SCOTTSDALE, Ariz. - The private jets zoom right over golfers' heads, an endless parade of big money, power and influence. At least that's what it seems like to hackers swinging on the ground at the TPC Scottsdale Desert Course, a reasonable Phoenix Valley golf course that plays in Lear Jet fumes.
Scottsdale Airport, one of the busiest - and most prestigious - single-runway airports in the world, has landing and takeoff patterns over the nearby TPC Desert.
"Just think of all that money that's coming in," Carl Emerick said, stepping off the tee as another Gulfstream rumbled overhead. "I wouldn't mind living that life for a week."
Emerick and golfers like him might be surprised by the bank accounts and tax brackets of some of those who do. Private-jet travel is still not the stuff of the masses, but it's not exclusive to the John Travolta/Tom Cruise crowd either. Upper-middle-class golfers are taking private jets to their golf vacations.
It's still a luxury, mind you - just not a pie-in-the-sky unattainable one anymore.
"More and more executives are chartering to get to their golf destinations," said Philip Babbitt, director of sales and marketing at NovaJet, a private-aircraft company based in Toronto. "Especially if they're going to somewhere that's a little remote, someplace that would require a number of connections by commercial air.
"This way they can fly right into the resort area."
No mandatory early check-in, endless wait for luggage or, in the case of a place like Pinehurst, long drive in from the nearest major airport. You can show up 15 minutes before your flight, jump on the plane and land at that much closer small airfield.
No one was tensed out. The pilot helped load our luggage and talked to us the whole flight. You never got the idea that someone would call in the National Guard if you gave a funny look.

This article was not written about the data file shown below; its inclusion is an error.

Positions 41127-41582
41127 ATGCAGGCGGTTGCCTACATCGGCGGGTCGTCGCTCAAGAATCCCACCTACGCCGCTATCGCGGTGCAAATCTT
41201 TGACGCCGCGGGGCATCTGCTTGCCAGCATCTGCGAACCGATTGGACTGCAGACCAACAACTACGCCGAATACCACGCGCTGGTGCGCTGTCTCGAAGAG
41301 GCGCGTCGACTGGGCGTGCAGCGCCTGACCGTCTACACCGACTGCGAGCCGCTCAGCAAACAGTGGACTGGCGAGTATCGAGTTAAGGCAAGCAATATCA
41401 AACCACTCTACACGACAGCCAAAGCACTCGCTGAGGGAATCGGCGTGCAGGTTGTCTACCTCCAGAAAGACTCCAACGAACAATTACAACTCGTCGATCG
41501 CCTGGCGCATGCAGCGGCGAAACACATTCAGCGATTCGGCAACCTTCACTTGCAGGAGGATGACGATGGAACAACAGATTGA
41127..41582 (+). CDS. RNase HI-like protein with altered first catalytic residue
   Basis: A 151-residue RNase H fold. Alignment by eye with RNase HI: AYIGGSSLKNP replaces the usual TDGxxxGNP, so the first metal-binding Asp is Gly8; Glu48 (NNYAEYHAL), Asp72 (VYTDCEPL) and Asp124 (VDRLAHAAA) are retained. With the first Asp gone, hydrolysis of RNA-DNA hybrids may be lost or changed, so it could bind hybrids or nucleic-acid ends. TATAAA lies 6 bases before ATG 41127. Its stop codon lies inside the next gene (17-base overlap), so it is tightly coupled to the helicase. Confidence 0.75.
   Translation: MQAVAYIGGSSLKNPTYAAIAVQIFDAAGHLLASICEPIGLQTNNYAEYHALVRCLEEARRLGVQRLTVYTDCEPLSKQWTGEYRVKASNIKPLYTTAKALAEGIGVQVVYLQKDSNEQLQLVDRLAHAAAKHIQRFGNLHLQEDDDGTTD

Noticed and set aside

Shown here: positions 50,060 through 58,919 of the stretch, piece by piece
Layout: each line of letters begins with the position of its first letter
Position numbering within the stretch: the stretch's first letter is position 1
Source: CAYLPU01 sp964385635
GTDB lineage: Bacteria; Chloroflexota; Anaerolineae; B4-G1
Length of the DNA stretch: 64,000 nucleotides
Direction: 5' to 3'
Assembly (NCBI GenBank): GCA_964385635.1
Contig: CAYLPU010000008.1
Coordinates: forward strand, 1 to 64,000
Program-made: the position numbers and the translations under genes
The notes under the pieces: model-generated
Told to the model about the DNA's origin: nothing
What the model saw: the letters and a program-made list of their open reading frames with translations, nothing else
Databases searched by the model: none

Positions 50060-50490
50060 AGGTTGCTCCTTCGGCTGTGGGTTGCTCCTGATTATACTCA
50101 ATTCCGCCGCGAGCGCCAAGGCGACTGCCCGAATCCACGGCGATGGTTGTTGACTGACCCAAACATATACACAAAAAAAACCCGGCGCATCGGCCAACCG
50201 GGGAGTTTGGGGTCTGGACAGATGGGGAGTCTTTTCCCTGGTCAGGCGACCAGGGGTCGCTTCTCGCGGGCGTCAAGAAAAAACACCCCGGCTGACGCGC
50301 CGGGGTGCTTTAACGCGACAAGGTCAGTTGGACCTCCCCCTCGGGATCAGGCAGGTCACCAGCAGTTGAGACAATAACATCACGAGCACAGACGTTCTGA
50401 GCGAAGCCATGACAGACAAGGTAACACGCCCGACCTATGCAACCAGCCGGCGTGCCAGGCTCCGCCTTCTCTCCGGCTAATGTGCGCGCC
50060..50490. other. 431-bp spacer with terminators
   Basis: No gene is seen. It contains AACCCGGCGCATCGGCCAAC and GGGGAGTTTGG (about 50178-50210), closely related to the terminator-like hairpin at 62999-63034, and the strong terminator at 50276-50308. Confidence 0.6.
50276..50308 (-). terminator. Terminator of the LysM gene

Golfers are going to pay for that convenience and relaxation - but the costs aren't always as sky-high as you might think.
"It's a misconception that private jets are just an expensive, exclusive means of traveling," Babbitt said. "If you have four passengers going down to New York [from Toronto], that's $4,500."
That's $1,125 per person - not so far from flying first-class on a commercial airliner. The key to keeping private air travel semi-affordable is keeping the flight distance within a few hours.
"Anywhere in a 600- to 700-nautical-mile radius can be very competitive with commercial airfares," Babbitt said. "And sometimes less expensive."
Of course, those seeking a real luxury splurge can blow out the budget - or at least give shareholders something to talk about at the next meeting - with no problem. An extended long weekend jaunt to Scottsdale for eight people runs about $25,000 on NovaJet.
"Instead of having to go through Phoenix [Sky Harbor Airport], it gets you right into Scottsdale," Babbitt said.
What's 25 large when you're on Troon North 15 minutes after disembarking? For some people, not that much.
The real big-money golf escapes are the weeklong trips to Ireland that NovaJet sometimes puts together.
Sometimes living the golfing high life is part of a job well done. Some companies put together rewards packages for their top performers that include a getaway to a golf hot spot by private jet.
Nothing may say you're special quite like getting to avoid the hassles of commercial air travel.
It's not always to play golf either. Sometimes it's all about watching Tiger Woods and Co. in style. Masters week is one of NovaJet's busiest and it is hardly the only private jet company beating a path to the azaleas and green jacket land.
"We'll have more than one plane on the ground at Augusta," Babbitt said.
Private air travel isn't always about the flash. Sometimes it's a short hop on a tiny prop plane, like NovaJet's popular run from Toronto to Muskoka, a rugged land of high-end resorts where Goldie Hawn and Martin Short have lakeside homes.
It takes about two and a half hours to get from Toronto to Muskoka by car. The small plane gets golfers there in less than half an hour. And some pretty regular folks take advantage of this.
"It makes the idea of going to Muskoka just for the day to golf a lot more realistic," Babbitt said.
Such is life as a private jetsetter. It's your plane - at least for the day. You fly when you want.
March 5, 2007